VAT and LST do not need to be collected for the following traffic of goods: • Shipments of products from a KB company to another KB company for further processing. as well reshipments of goods processed by the non-KB company to the KB company. The traffic of goods between KB companies as well as between a KB company and its supporting contractors is also facilitated by means of the same tax facility. • Importation of plant equipment and machinery related directly to manufacturing activities to be used only within or by the KB company concerned. As a result. The tax facilities are as follows: PwC Indonesia Indonesian Pocket Tax Book 2016 75 . machinery or equipment by a KB company to another KB company or non-KB company within the Customs Area. Bonded warehouse The bonded warehouse concession is applicable for goods that support the manufacturing industry. • Shipments of goods and/or materials from a KB company to a non-KB company within the Customs Area in a subcontract arrangement.Tax Concession The facility is provided in respect of: • Importation or domestic purchases of goods for further processing. • The lending of plant. and the reshipment of the same machinery or equipment to the KB company in a subcontract arrangement. • Importation of office equipment to be used only by the KB company concerned.

3. Some administrative requirements in FTZ are: 1. VAT. and excise. Transactions of intangible goods and taxable services are exempted from VAT. • Exemption of excise. customs penalties) are applicable in FTZ. Business License from the Management Board of FTZ (Badan Pengusahaan Kawasan/BPK) 2. the import taxes (i. The imported goods must be in line with the business license. 76 Indonesian Pocket Tax Book 2016 PwC Indonesia . FTZ in Batam. LST and Article 22 Income Tax.. except for those delivered to other Indonesia Customs area and Bonded Zone companies. Bintan and Karimun Goods entered into and goods delivered amongst companies inside Free Trade Zone (FTZ) or Kawasan Perdagangan Bebas/ KPB may also enjoy tax facility. Customs procedures (including customs audit. In addition. LST and Article 22 Income Tax) are not collected. No requirement to be registered as a Taxable Enterprise (Pengusaha Kena Pajak/PKP) for VAT purposes. • Non-collection of VAT. 4.Tax Concession • Postponement of import duty.e. The goods entered into and delivered amongst companies inside FTZ are exempted from import duty.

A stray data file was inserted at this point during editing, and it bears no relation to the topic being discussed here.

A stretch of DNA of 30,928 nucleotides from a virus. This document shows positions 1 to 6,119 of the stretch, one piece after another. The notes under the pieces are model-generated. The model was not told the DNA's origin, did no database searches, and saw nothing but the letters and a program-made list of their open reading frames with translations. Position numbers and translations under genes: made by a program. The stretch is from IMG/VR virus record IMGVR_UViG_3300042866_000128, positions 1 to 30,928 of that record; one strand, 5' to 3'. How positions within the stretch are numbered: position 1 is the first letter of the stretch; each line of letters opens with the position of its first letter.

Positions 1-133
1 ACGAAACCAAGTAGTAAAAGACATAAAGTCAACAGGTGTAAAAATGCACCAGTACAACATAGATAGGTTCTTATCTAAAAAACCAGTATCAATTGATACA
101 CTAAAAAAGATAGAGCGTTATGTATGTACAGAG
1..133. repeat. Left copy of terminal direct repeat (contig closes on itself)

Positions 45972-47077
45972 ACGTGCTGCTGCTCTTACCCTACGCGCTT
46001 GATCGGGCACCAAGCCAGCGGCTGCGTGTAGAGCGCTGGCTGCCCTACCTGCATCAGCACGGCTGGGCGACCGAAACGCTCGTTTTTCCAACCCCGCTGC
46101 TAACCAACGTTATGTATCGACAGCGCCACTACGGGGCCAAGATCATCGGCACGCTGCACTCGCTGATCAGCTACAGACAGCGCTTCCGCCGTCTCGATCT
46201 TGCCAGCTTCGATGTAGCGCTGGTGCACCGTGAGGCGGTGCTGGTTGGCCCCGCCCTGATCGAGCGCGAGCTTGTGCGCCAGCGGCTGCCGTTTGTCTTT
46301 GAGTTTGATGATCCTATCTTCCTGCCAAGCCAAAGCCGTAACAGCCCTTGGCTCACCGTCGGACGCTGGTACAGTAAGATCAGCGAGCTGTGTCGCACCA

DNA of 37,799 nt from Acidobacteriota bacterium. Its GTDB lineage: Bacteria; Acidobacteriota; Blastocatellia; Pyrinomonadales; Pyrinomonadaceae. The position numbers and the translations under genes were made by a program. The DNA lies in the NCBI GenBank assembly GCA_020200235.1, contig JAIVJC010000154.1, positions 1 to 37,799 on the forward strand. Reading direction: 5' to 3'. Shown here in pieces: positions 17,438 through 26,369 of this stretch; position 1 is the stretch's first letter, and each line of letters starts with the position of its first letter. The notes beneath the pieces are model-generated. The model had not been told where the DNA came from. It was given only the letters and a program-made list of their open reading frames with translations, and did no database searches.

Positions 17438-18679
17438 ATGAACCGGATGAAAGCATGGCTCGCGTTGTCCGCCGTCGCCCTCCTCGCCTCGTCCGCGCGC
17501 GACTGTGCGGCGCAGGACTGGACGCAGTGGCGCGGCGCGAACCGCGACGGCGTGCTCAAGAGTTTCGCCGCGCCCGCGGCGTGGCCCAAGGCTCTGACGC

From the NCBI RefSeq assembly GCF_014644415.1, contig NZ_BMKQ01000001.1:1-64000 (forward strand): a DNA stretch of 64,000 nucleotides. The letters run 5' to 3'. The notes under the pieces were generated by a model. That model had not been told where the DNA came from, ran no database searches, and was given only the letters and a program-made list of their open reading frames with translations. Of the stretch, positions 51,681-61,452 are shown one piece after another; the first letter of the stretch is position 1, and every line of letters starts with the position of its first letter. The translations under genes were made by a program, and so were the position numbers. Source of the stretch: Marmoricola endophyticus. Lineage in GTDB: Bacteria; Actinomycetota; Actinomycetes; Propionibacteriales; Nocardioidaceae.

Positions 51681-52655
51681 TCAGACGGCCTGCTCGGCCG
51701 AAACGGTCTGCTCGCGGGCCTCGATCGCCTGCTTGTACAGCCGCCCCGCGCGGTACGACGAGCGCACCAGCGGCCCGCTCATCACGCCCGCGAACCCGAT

Tax exemption and drawback facilities for exports Tax facilities under the scheme of ease of imports for the production of goods to be fully exported (Kemudahan Impor Tujuan Ekspor/KITE) are as follows: Import duty. BKPM Masterlist facility BKPM may also provide tax concession through the issuance of a Masterlist facility for certain strategic goods. Import duty drawback This drawback facility allows for the recovery of import duty paid on imported raw materials that are incorporated into finished products which are subsequently exported. provided that the finished products are exported. The tax concession provides VAT. Article 22 Income Tax and import duty exemption for eligible machinery and raw materials.Tax Concession Goods exit from FTZ to other Indonesia Customs area. LST. the liable import duty and import taxes should be paid. VAT and LST exemption This exemption facility allows for most raw materials to be imported without payment of import duty. PwC Indonesia Indonesian Pocket Tax Book 2016 77 .